Metro Aberdeen’s Fiona Brian has been invited to compete in the Great Britain Olympic marathon trial at London’s Kew Gardens in March.
The Scotland road and cross country international is determined to make the most of the opportunity, despite admitting she’s not a serious contender for one of the three available places on the team for Tokyo.
Her best time is 2hr 42min 51secs set at Berlin in 2019, while the Olympic qualifying standard is 2:29:30.
Realistically it’s too large a gap to bridge, but Brian still has the incentive of trying to edge closer to the 2022 Commonwealth Games qualifying mark of 2:36:49
She said: “I’m excited about doing the trial as it’s the only race I’m likely to be able to do at the moment. I’m keeping my fingers crossed it will go ahead.
“There’s going to be some girls going for sub 2:30 pace, but I also expect quite a few to be in the 2:35-2:40 range, so my plan will be to go with them and see what happens.
“I’ll have to see how my training goes over the next few months. I was getting into good shape around Christmastime, but the weather since then has disrupted things a bit.
“It hasn’t been easy to find safe places to run fast because of all the icy conditions.
“Fortunately I bought a treadmill at the first lockdown, so that’s always an option, although I don’t particularly like to use it too often as I tend to run differently on it.
“My first aim in the London race will be to get under 2:40, but whether I can get close to the Commonwealth qualifying time remains to be seen.
“It’s certainly the sort of time I feel I can do, but I’m just not sure when I’ll be ready to do it.”
Brian knows that even if she was to achieve the Commonwealth standard, that might still not be enough to secure a place on the Scotland team for Birmingham 2022.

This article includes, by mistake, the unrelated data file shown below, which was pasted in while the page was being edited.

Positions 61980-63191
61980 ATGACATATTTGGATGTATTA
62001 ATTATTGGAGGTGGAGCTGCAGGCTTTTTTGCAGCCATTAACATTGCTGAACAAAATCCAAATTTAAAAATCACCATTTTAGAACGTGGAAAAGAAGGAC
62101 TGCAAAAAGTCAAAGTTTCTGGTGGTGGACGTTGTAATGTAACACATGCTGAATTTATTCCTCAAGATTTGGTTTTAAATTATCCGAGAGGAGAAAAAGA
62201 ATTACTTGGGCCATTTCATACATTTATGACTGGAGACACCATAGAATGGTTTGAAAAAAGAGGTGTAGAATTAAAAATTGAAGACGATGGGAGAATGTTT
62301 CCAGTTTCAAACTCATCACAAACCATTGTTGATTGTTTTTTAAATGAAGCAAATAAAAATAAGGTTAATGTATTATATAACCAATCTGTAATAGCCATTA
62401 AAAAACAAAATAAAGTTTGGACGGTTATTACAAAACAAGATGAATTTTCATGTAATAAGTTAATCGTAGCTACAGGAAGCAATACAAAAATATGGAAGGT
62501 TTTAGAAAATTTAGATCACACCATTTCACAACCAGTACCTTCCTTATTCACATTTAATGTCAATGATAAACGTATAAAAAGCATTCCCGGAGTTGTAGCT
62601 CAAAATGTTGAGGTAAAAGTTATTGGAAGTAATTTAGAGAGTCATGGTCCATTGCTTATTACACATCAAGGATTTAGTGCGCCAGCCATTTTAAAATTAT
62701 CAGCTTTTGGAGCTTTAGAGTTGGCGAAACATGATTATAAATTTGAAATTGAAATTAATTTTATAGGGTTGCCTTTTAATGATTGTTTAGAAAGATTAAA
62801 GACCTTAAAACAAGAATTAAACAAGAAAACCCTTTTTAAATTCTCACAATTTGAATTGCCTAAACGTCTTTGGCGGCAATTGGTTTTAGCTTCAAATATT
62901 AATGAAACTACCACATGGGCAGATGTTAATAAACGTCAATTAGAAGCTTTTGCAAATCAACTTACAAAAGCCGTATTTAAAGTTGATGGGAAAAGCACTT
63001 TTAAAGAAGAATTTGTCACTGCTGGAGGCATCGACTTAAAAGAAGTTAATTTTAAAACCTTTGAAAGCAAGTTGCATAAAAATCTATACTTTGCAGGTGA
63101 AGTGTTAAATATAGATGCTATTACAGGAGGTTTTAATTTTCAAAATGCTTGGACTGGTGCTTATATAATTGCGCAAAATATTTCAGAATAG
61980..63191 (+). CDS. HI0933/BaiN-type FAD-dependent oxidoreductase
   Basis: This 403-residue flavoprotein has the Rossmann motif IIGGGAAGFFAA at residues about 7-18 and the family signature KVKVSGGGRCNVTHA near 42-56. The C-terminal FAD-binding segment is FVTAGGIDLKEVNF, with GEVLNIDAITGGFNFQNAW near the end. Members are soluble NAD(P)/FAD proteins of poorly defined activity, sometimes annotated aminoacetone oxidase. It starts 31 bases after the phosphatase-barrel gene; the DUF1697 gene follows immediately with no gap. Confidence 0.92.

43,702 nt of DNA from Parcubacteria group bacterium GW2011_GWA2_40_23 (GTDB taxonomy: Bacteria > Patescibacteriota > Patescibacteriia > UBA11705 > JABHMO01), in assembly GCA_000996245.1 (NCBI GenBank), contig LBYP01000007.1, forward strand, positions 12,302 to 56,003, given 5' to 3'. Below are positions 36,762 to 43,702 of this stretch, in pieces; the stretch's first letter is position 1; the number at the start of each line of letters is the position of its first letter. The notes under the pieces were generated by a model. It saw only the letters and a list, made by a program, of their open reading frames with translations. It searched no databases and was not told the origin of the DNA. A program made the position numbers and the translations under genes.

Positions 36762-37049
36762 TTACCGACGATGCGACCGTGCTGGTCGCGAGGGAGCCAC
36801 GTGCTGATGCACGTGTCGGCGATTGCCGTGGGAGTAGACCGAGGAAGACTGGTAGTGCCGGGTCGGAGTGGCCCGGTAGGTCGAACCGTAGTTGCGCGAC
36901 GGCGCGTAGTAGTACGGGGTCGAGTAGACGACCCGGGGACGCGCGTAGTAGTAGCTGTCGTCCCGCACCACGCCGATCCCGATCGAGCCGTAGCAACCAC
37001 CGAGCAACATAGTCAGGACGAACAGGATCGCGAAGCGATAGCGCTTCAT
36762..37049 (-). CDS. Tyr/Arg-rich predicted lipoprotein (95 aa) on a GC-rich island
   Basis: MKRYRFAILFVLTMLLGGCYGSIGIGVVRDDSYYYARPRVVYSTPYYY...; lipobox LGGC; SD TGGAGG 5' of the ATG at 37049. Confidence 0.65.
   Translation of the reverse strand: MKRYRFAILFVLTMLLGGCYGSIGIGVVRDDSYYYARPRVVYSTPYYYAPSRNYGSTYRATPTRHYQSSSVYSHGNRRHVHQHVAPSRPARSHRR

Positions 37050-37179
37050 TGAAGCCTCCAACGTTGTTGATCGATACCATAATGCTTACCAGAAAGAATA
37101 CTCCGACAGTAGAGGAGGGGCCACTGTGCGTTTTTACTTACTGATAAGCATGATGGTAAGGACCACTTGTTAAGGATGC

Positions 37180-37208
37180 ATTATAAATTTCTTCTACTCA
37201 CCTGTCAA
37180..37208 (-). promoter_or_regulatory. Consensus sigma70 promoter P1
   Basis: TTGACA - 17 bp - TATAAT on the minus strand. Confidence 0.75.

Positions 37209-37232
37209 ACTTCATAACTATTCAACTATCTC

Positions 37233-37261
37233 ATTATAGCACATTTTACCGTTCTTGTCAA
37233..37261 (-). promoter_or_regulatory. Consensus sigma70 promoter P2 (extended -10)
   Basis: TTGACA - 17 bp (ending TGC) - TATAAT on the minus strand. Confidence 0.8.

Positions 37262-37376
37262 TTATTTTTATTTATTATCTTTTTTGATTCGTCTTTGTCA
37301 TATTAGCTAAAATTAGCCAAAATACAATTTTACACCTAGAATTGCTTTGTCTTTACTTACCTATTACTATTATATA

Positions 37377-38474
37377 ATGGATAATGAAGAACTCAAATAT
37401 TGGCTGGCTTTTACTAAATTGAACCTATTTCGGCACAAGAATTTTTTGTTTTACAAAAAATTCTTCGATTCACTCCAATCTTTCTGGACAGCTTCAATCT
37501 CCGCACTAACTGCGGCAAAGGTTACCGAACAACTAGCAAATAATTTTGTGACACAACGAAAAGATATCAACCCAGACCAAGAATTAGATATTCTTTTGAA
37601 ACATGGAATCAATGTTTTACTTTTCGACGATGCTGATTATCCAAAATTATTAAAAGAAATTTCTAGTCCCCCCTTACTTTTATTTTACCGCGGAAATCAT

The standard of Scottish women’s marathon running is extremely high at the moment with three women having dipped under 2:30 over the past 15 months.
Steph Twell (2:26:40), Steph David (2:27:42) and Sarah Inglis (2:29:41) have all shown their capabilities, while Eilish McColgan also plans to step up to the event next year.
Brian said: “It’s great to see so many others doing well. Some of the times are incredible. I see this as a positive thing, particularly if you look at the progression some of them have made. It makes me think I can get faster as well.
“But I’d just be happy to eventually get the standard, whether that leads to anything or not.”
When Brian stands on the start line at Kew Gardens, she’ll be experiencing a very different style of marathon to any she has tackled before.
Her previous five marathons have all been in big city races with tens of thousands of participants.
She made her debut at London in 2016, recording 3:09:20, and returned there in 2017 to clock 2:53:50. Next up were outings in Chicago (2:48:47) and Boston (2:49:58), before setting her quickest time at Berlin.
The Kew Gardens race is an elite-only event restricted to 30 of Britain’s best marathon runners and will be held on a multiple 5.5k loop course.
The venue was selected due to its ability to minimise any issues that may arise as a result of the pandemic.
Brian said: “It will certainly be different, but it will be cool to be in with a small group of elite runners all going for fast times.
“I’m not sure if having to run a lot of loops will make it any harder. Certainly, with the other marathons I’ve done it has been quite good to break it down as you move from one part of the city to the next.
“Obviously that’s not happening this time, but I’ll just have to concentrate on ticking the laps off. I might have to practise it in training.
“But I’m not really bothered by that aspect. I’m just grateful to get the chance to compete in a race. Hopefully it will go ahead.”